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Earlier this week, Post Malone graced NPR’s ‘Tiny Desk’ live series with an vulnerable unplugged performance of four new and old songs, just after everyone’s favorite chef wrestler rapper Action Bronson also visited the popular concert series recently. And so have the likes of Dua Lipa, Khruangbin, Usher, Alt-J or Shaggy featuring Sting (!), which is only a fraction of the 800+ concerts the show has already blessed music connaisseurs with since it first started in 2008.

The formula has been simple from the beginning: A live audience and the backdrop of a packed-yet-cozy office space, which leaves the carefully curated artists from the most diverse genres with just enough space for nothing but a few instruments and their songs. This, along with a lack of pyro effects, dancing choreographies and anything gimmicky, strips any artist down to their essence. So much in fact, that even a stadium-outselling Posty couldn’t stop emphasizing how excited and nervous he was to be on the show.

In celebration of the hopefully never-ending array of Tiny Desks, here’s to five exceptional performances – including the titular hero/es and some you probably haven’t seen yet. That’s due to the other strength of the show: Tiny Disk has always served as an ideal platform for unearthing intriguing and unfamiliar talents (and luckily still does).

Tyler, the Creator

In case you didn’t know: Tyler, the Creator takes his art very serious. So much in fact, that he brought a special light design to his Tiny Desk nighttime set, a first for the program, and illuminated the makeshift stage in deep blue, fuchsia and orange for an intimate performance of his ‘Flower Boy‘ album songs ‘Boredom‘, ‘See You Again‘ and ‘Glitter‘. Outstanding, musically and visually.

Tash Sultana

Eternity? Flying through the milky way (not the chocolate-covered one; the one in space)? Pure natural ecstasy? The connotations of Tash Sultana’s dreamy and reverb-loaded music are as endless as it literally sounds, and their Tiny Desk session perfectly captures how much joy the Australian multi-instrumentalist gets out of stacking up atmospheric layers via hypnotic loop-style performances that defy any genre.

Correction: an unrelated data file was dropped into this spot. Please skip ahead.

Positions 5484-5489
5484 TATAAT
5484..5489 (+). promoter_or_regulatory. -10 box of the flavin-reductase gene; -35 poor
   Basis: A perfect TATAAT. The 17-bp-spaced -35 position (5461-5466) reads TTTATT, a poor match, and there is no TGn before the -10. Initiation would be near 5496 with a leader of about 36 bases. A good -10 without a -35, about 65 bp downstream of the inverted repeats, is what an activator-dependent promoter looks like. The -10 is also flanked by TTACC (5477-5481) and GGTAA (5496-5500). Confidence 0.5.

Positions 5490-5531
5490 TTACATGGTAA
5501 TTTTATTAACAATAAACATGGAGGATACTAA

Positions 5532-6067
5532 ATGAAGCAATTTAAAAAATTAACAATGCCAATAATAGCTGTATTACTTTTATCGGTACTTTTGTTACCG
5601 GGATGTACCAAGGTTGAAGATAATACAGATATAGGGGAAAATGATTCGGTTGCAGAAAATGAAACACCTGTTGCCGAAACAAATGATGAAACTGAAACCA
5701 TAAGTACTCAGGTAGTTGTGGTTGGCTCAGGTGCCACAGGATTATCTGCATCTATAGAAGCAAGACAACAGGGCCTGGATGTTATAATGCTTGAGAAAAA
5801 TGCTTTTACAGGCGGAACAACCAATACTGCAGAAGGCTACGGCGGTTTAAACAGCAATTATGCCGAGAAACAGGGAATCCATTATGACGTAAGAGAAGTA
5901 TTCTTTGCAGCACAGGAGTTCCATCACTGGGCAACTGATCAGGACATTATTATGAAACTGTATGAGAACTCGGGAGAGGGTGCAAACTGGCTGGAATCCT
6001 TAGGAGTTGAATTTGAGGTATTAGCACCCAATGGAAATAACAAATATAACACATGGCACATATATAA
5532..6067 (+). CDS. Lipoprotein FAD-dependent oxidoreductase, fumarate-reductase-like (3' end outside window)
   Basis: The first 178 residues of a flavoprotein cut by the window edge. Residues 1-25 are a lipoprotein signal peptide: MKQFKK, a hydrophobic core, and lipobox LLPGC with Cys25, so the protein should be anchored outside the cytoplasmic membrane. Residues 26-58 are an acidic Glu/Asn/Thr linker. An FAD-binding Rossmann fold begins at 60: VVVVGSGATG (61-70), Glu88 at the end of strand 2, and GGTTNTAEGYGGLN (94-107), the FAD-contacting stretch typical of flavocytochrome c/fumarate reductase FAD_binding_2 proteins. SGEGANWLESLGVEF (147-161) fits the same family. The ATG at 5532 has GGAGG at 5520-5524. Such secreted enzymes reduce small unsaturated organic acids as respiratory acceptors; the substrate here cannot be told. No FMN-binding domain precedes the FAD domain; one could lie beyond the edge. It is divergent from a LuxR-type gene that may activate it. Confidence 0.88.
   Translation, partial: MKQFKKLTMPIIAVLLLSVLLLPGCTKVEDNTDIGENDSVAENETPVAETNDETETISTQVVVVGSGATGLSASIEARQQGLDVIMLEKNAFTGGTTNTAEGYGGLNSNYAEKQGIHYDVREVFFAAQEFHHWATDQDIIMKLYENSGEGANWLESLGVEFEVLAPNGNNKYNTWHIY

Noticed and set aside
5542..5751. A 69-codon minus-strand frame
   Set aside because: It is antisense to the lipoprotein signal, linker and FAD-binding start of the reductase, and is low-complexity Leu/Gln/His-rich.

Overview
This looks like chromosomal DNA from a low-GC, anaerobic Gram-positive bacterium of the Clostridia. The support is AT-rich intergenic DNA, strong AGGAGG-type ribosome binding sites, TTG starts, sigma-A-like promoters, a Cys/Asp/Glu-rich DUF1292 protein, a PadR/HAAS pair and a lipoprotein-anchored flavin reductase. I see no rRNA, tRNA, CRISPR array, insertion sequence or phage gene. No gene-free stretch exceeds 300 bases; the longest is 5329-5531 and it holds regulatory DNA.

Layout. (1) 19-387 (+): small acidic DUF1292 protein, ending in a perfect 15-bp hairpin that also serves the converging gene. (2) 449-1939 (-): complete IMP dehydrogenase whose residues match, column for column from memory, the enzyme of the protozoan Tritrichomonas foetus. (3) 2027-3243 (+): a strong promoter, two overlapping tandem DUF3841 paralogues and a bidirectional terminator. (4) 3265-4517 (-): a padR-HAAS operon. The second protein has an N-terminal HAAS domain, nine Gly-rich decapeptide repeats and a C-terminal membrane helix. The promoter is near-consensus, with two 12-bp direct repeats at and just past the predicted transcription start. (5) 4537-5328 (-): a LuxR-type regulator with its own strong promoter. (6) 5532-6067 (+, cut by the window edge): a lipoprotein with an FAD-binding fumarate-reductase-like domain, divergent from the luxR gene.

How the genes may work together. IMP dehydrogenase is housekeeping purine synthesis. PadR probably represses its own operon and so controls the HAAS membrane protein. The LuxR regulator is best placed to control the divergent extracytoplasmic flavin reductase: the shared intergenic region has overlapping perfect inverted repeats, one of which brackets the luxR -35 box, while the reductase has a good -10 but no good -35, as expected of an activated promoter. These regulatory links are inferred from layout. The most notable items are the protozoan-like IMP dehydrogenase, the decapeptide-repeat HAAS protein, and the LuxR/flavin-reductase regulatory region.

One of the most celebrated Tiny Desk gigs in recent times happened because the people have spoken. And by ‘people’, we mean ‘Juvenile fans’: The New Orleans rapper only found out that Tiny Desk existed when his fans were already urging the latter via Twitter to invite Juve. What followed was a puzzled “Wtf is a tiny desk” by Juvenile, 10.000 retweets by his fans, and consequently a hit-ladden show under the musical lead of the Hot Boys’ old companion Mannie Fresh.

Giving their catalogue a whole new read, the dynamic duo performed hits from Juve’s solo career and the Hot Boys era with a live-band for the first time ever. Also thanks to guests like Jon Batiste and Trombone Shorty, the whole 28 minutes of infectious Cash Money Records tracks serve as a perfect reminder that under all those artificial Pen and Pixel covers, the music never was a gimmick. Bonus points for the most dedicated live audience a Tiny Desk has probably ever seen.

Yasmin Williams

Some of music’s biggest stars frequent the Tiny Desk office these days, but what made it popular enough to do so in the first place, is its reputation for finding new talents and offering them a stage. The lockdown-home performance of Yasmin Williams perfectly proves this, and even if you never thought that a finger-style guitarist (and a lot of cool tools we hadn’t heard of before either) might excite you: Prepare to be astonished by dancing fingers and catchy melodies by the Virginia artist who was recently listed amongst Pitchfork’s “25 New and Rising Artists Shaping the Future of Music in 2023”.

Mac Miller

At just 26 years old, the late Mac Miller delivered one of the most memorable Tiny Desk sessions ever. Not only because it was one of his last appearances before his untimely passing. But because every second of the set, that has Mac switching between absentminded chuckles with his band to musical maestro in the blink of an eye, showcases the impressive range that Mac’s artistry had already gotten to. And because of ‘2009’:

While the rest of the set is rather boisterous, the show’s last song gives listeners a first-row seat in the mind of Mac Miller, where ‘demons that’s as big as my house’ leave him questioning his ways. And while it feels bitter-sweet to hear how the rapper – backed by a piano loop and a string quartet – looked back on his life, just like countless fans did shortly after, the melancholia goes hand in hand with hope on ‘2009’. He said it best himself during the set: “It’s a beautiful thing, man. Music is a beautiful thing.”

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